Portugal's government is prolonging into 2015 the main features of its unpopular austerity program, resisting the temptation to sweeten its policies in what will be an election year.

Portugal is still fighting to restore its fiscal health after needing a 78 billion euro ($98 billion) international rescue in 2011, when it almost went bankrupt amid a debt crisis that gripped countries sharing the euro currency. Though one of the eurozone's smallest economies, Portugal's recovery is seen as important to maintain investor confidence in the 18-nation bloc.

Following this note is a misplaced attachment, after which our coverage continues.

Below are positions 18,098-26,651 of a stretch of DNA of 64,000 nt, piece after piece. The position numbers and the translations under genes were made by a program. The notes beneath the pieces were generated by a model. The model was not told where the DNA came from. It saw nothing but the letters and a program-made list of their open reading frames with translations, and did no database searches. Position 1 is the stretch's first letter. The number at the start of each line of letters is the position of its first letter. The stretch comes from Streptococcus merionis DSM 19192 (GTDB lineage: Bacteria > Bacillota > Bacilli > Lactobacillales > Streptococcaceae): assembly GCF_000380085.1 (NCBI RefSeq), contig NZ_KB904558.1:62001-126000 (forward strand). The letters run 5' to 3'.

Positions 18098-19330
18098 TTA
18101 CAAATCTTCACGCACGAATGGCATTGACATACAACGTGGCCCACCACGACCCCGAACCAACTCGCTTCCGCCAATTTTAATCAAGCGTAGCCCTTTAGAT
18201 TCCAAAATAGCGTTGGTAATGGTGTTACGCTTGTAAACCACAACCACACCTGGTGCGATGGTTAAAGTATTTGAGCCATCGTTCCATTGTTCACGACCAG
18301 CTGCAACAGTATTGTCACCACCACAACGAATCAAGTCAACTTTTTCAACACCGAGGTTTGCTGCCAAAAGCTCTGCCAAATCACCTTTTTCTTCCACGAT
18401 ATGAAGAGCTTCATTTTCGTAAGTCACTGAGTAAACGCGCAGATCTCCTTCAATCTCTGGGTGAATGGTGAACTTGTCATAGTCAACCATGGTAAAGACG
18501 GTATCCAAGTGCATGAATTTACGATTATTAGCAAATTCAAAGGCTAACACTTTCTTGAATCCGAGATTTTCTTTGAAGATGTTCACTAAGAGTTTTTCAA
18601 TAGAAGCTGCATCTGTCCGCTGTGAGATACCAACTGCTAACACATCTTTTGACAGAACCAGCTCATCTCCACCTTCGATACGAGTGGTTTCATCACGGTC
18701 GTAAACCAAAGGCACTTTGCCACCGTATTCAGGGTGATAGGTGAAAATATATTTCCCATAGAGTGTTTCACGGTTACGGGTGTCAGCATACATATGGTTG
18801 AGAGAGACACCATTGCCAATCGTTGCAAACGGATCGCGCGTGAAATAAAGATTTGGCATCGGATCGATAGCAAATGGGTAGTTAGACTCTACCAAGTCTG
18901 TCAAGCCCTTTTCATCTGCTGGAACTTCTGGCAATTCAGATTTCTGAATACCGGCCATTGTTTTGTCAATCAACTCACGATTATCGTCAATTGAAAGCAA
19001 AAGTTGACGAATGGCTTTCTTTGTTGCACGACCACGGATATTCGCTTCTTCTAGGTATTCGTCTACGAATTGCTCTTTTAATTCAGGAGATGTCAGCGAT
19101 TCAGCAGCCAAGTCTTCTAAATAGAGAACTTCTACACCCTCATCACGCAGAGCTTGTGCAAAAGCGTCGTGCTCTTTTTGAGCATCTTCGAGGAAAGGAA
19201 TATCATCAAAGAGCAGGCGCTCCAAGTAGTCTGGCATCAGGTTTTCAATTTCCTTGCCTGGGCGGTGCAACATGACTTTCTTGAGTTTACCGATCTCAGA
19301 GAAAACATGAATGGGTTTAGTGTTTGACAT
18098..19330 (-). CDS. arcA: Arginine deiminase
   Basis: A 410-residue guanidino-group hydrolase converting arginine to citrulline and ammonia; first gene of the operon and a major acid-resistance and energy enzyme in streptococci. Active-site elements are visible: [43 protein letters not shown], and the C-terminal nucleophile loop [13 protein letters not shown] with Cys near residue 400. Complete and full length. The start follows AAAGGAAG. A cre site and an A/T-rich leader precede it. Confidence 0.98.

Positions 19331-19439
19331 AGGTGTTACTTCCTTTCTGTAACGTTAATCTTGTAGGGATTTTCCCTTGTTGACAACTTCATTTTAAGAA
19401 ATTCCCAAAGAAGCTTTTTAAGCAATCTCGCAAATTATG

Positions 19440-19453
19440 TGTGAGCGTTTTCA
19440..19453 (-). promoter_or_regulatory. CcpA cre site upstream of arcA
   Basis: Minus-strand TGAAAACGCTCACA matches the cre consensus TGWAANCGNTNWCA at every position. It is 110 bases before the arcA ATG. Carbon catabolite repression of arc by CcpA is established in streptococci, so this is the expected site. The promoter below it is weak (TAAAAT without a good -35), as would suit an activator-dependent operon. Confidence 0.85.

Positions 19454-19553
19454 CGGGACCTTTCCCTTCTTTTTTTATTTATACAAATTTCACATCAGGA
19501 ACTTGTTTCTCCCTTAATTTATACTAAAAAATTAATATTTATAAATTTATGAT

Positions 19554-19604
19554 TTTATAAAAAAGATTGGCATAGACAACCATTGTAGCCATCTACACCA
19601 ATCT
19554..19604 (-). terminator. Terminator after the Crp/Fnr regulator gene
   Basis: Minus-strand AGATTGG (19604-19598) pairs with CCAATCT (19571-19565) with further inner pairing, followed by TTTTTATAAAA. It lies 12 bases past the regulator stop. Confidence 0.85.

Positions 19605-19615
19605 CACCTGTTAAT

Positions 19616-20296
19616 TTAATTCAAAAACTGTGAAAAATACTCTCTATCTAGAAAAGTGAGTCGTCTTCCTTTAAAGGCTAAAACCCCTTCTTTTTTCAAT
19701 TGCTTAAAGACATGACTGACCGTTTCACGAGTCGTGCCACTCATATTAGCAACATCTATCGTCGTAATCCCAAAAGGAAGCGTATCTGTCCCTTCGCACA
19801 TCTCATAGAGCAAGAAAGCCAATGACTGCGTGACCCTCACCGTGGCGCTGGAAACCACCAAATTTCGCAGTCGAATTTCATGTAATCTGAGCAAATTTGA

The three-year bailout program, which demanded deep spending cuts, higher taxes and the scrapping of cherished labor entitlements, ended in May.

But the center-right government says its 2015 state budget proposal, being announced Wednesday, must keep driving down the country's debt load.